CP# 98-13530 Saracine v. Aramark
DEPARTMENT OF LABOR
DIVISION OF WORKERS' COMPENSATION
ELEANOR SARACINE, Petitioner
HONORABLE SHELLEY B. LASHMAN
Judge of Compensation
FRANC J. H. MARMERO, ESQ.
By: DENNIS E. BLOCK, ESQ.
Attorney for the Petitioner
COOPER, PERSKIE, APRIL, NIEDELMAN,
WAGENHEIM & LEVENSON, P.A.
By: KENNETH J. SYLVESTER, ESQ.
Attorney for the Respondent
* * *
This is a Motion to Dismiss by respondent, based on lack of jurisdiction in New Jersey.
Petitioner was a catering waitress for Aramark, employed solely in Pennsylvania at 1101 Market Street, Philadelphia, Pennsylvania. (The petitioner also works at Corestates Bank, 1345 Chestnut Street, Philadelphia, Pennsylvania.) She suffered admitted fractures to her right arm on April 8, 1986 when she tripped and fell. She was treated by Dr. Hume in Philadelphia and at Jefferson Medical Center in Philadelphia. Her wages were $412.87 giving rise to temporary disability rate of $275.25, calculated pursuant to Pennsylvania law. Temporary disability was paid by respondent for 17 and 4/7 weeks, and petitioner returned to work on September 1, 1996. The respondent is a Pennsylvania corporation. Petitioner resides in Collingswood, New Jersey, and the employment contract, situs of employment and the injury occurred in Pennsylvania. Petitioner has already received all benefits in Pennsylvania to which she is entitled under Pennsylvania law for a compensable accident: namely, all medical expenses and temporary disability for loss of wages. Pennsylvania, unlike New Jersey, does not compensate for permanent loss of function of a member or organ.
No testimony has been taken, and I rely on the facts as presented in the moving papers with certification of attorney annexed, the brief of respondent and the three briefs of petitioner, for the facts conceded therein.
CONCLUSIONS OF LAW
I. In passing, I will first comment on the federal and New Jersey constitutional law involved, on the issue of conflict of laws and full faith and credit to the laws of other states.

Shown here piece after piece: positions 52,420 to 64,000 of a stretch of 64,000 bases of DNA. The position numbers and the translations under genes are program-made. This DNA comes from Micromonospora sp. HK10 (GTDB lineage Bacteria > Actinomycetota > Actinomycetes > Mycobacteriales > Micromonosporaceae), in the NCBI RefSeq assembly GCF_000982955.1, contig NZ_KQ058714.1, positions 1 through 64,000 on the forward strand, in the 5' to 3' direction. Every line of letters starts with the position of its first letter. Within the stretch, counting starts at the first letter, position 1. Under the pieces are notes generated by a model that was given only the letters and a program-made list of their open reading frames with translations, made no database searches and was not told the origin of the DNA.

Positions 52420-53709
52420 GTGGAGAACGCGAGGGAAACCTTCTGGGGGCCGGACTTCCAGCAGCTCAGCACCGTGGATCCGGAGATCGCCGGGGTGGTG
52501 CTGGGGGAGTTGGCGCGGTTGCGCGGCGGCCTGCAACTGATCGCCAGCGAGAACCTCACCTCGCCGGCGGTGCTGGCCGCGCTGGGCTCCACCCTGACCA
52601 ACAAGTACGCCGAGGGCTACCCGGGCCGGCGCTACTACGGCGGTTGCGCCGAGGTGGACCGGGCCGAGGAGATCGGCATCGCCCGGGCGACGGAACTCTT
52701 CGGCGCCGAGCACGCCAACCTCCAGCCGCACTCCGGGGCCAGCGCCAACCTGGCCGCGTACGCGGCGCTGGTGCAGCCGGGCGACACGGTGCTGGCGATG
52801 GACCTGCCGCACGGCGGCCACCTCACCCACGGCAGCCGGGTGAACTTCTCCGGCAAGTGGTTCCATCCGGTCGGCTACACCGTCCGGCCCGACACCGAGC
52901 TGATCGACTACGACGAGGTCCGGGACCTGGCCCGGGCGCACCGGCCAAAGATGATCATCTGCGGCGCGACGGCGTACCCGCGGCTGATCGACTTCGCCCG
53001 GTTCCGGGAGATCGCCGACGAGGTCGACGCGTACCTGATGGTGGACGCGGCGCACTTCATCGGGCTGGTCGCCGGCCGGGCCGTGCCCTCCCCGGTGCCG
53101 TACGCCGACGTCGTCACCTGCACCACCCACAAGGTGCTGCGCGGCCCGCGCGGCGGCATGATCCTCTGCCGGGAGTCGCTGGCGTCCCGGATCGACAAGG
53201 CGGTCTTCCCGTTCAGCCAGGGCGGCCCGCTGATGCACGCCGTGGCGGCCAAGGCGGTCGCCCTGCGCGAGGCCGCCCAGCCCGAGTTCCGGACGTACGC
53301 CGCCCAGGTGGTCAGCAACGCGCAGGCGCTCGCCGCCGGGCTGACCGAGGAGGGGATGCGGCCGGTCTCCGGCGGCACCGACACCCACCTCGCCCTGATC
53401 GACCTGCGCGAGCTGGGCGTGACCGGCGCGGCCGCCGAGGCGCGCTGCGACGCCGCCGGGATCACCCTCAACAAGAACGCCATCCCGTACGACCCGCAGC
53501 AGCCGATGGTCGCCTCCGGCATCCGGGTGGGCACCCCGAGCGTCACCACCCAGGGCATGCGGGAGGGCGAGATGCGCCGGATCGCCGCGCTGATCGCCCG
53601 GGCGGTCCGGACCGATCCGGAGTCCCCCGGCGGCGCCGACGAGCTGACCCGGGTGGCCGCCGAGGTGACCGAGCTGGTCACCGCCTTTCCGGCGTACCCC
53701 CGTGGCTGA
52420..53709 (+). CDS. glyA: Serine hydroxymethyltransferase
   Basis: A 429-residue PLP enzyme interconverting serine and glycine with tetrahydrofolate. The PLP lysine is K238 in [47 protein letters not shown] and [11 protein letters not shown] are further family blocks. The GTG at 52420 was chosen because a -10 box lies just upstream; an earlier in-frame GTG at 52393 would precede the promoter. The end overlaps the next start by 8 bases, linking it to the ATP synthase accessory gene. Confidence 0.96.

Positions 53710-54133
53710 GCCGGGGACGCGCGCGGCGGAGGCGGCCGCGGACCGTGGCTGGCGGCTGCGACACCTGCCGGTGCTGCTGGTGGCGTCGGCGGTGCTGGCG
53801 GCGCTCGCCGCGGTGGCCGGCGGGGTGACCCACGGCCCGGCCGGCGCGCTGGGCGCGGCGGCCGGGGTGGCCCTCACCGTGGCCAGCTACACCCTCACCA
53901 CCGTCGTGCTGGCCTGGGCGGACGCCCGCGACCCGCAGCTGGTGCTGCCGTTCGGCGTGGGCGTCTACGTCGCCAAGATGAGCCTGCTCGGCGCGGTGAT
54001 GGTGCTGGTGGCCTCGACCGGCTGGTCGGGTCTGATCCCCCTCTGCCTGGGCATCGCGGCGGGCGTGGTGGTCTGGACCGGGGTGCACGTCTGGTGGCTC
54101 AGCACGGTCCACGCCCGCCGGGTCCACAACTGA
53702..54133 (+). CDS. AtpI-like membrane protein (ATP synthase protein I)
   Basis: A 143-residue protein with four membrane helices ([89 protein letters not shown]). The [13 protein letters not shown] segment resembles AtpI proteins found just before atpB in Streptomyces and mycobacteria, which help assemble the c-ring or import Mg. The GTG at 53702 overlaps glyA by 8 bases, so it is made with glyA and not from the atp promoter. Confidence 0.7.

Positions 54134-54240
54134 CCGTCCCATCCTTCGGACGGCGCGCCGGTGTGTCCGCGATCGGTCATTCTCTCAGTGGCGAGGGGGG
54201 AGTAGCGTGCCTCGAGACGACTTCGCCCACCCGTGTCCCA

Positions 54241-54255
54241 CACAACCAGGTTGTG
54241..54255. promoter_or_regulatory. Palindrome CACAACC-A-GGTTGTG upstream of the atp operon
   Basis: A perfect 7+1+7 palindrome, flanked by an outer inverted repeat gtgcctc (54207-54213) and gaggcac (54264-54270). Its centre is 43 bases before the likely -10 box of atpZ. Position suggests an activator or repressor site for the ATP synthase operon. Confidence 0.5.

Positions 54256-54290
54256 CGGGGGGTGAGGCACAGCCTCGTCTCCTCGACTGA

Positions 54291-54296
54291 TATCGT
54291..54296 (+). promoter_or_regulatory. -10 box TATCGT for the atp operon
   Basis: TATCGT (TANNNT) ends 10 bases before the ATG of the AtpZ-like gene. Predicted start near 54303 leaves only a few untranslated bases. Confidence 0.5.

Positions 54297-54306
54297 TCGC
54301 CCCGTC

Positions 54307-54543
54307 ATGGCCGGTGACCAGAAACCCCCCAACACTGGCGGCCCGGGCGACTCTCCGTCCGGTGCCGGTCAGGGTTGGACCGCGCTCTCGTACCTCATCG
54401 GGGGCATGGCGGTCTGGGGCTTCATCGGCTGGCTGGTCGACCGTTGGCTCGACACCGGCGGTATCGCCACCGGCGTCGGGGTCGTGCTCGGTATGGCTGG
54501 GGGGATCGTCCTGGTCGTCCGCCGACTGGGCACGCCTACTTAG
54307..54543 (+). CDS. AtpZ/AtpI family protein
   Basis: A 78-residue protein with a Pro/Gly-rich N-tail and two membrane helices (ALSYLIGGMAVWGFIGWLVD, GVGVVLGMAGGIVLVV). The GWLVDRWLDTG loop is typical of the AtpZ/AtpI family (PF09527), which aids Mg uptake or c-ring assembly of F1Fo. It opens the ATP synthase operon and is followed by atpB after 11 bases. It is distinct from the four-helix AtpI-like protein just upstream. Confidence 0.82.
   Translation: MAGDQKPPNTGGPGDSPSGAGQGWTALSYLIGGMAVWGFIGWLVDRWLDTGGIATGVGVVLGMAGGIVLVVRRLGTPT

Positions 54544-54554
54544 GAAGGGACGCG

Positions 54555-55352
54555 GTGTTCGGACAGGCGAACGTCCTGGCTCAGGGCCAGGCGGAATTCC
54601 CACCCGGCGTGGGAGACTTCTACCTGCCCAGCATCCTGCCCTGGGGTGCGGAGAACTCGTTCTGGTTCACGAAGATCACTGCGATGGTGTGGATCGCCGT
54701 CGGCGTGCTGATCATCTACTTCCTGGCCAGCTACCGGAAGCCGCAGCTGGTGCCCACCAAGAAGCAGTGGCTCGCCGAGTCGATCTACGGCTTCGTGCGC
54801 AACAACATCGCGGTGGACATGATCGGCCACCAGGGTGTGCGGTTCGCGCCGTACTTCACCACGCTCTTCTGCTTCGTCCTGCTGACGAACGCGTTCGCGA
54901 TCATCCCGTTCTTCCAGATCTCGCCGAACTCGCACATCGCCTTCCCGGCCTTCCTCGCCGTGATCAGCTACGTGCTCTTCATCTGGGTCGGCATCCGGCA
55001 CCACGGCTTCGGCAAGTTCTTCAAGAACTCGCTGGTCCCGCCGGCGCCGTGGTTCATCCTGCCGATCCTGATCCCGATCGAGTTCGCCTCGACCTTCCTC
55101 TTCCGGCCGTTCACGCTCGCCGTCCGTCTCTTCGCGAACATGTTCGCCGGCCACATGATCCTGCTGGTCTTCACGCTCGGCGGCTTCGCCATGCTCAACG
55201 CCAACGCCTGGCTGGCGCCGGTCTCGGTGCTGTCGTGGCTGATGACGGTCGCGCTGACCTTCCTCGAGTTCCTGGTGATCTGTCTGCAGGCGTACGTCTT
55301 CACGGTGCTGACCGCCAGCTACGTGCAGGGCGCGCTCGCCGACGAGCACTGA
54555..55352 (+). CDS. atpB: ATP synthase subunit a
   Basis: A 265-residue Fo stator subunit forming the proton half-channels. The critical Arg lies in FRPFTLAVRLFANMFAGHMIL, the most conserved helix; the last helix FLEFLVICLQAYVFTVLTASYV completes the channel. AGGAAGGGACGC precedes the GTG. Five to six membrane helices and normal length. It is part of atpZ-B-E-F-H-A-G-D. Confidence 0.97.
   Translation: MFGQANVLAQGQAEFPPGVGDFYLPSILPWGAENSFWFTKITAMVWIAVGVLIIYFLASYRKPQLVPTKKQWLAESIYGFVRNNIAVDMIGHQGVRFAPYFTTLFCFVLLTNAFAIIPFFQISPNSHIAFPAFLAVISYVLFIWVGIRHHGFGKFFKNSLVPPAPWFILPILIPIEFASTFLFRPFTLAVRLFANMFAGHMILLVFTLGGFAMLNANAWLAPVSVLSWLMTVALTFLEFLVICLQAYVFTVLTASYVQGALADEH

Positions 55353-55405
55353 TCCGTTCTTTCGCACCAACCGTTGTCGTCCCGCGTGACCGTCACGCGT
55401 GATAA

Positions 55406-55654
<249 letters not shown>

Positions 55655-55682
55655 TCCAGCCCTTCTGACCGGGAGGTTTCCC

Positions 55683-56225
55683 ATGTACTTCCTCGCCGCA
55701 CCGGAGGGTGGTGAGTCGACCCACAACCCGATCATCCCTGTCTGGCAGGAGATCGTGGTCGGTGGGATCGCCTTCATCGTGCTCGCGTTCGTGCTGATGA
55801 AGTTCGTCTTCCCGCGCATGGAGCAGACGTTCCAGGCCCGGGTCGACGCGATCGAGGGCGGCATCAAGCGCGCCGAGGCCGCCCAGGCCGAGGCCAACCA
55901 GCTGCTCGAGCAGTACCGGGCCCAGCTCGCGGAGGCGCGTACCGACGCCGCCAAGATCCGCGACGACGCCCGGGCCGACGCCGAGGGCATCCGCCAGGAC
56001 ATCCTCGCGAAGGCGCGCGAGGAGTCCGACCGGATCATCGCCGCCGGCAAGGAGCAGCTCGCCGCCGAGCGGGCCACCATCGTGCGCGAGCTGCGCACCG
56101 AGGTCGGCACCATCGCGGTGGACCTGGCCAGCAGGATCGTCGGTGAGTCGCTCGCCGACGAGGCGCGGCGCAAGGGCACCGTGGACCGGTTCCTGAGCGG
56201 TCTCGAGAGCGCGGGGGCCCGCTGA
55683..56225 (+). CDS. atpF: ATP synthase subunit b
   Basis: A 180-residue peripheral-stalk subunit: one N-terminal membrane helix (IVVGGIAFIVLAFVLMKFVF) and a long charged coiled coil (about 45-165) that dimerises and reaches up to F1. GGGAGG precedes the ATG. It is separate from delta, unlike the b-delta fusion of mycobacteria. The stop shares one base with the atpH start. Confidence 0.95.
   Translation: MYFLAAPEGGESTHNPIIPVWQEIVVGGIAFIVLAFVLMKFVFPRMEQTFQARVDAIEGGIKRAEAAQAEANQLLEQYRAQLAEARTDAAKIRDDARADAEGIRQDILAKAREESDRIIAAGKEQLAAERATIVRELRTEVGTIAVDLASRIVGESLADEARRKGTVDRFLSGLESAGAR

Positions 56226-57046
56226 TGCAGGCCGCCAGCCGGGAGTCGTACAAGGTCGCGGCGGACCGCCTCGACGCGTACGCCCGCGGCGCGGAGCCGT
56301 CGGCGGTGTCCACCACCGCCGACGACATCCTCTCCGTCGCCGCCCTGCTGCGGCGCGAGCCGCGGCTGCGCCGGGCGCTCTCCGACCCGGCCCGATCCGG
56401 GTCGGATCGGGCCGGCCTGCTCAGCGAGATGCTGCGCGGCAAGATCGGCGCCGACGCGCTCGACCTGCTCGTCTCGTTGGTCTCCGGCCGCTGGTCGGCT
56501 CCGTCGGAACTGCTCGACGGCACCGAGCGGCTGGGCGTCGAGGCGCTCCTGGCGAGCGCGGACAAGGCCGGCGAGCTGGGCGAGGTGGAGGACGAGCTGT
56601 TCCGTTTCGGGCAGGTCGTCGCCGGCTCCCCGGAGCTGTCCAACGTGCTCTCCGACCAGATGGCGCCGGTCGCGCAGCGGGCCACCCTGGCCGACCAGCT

Neither federal constitutional law requires that a Judgment of a sister state be accorded full faith and credit, nor does New Jersey constitutional law, bar a claimant from bringing a compensation proceeding in New Jersey, after first instituting a compensation proceeding in another state and obtaining an award there, where the foreign statute did not provide that it barred relief under the law of another state merely because the proceeding was first instituted in the first state. U.S. Const., art. IV, ' 1; 28 U.S.C.A.' 1738; N.J.S.A. 34:15-1 et seq. 22, 39. Per Cramer v. State Concrete Corp., 39 N.J. 507 (1963).
See further, 2 Larson, Workmen's Compensation Law (1961) ' 85, pages 358 et seq.
The second award is generally subject to credit for monies paid under the prior award. Cf. Industrial Commission of Wisconsin v. McCartin, 936 U.S. 622, 67 S. Ct. 886, 91 L. Ed. 1140 (1947); Restatement, Conflict of Laws, ' 403 (1945 (Supp.)); Goodrich, Conflict of Laws, ' 100, page 289 (3rd Ed. 1949) .
However, Bowers v. American Bridge Co., 43 N.J. Super. 48 added a provision that the out-of-state decision is not to be obnoxious to the policy of the New Jersey Workers' Compensation Act.
II. Professor Larson, in 4 Larson, Workmen's Compensation Law, Section 87.41 at 16-84, states:
Of the three original theories on extra-territoriality C tort, contract, and employment relation C the last is the most relevant to compensation theory and the least artificial. In this view, the existence of the employer-employee relation within the state gives the state an interest in controlling the incidents of that relation, one of which incidents is the right to receive and the obligation to pay compensation.
The variables and the very many New Jersey cases in point are:
(1) the site of the employment.
(2) the place where the contract of employment is consummated.
(3) the place where the injury occurred.
(4) the residence of the employee.
(5) the residence of the employer.
(6) whether out of New Jersey Workers' Compensation remedies have been obtained, are pending or available.